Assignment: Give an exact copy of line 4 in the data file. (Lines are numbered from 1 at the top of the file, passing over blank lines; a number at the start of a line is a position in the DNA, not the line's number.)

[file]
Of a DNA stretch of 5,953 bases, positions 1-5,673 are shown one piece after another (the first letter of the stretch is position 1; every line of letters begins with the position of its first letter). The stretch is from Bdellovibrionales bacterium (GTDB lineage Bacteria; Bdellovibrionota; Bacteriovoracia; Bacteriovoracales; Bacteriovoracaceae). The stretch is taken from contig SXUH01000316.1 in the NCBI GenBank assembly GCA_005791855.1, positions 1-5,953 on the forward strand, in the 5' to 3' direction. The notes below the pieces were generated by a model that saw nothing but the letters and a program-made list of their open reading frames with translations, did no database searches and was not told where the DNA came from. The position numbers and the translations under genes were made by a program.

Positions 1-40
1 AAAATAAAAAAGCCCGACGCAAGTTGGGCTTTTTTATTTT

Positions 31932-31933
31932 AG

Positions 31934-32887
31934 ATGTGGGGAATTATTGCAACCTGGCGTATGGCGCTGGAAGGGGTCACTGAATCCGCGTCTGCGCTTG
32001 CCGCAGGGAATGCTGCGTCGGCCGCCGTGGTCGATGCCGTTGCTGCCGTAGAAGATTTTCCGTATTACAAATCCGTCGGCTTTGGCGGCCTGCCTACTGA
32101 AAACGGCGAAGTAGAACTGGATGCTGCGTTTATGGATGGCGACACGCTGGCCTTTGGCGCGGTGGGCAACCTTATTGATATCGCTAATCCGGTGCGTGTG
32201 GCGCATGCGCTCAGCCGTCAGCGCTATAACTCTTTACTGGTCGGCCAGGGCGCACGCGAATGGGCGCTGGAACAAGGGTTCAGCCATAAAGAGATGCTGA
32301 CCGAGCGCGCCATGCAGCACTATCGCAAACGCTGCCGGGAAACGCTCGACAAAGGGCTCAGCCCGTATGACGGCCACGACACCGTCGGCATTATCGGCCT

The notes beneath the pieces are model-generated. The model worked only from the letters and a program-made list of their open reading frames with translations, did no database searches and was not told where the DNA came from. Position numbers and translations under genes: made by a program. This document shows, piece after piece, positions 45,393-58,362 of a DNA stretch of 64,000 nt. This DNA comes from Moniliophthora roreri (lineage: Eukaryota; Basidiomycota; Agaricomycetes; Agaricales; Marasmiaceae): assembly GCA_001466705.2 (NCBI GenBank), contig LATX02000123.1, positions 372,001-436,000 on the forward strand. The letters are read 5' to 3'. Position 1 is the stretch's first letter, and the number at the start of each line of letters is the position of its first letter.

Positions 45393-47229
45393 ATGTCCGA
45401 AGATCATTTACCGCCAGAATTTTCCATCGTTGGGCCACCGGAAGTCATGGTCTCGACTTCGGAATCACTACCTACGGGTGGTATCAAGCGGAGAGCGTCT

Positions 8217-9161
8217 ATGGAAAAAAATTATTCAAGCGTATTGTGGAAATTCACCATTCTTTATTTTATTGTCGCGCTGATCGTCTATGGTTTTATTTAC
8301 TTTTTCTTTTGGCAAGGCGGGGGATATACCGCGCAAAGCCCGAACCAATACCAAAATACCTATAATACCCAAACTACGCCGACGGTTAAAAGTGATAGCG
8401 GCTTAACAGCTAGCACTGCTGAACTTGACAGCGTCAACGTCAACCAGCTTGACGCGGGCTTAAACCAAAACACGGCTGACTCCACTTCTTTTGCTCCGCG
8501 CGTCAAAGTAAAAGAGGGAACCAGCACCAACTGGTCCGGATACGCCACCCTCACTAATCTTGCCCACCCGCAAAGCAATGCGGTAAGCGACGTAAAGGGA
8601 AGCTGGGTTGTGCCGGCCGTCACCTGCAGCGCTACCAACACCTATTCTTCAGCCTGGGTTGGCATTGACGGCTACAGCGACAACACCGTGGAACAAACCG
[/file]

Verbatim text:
Positions 31932-31933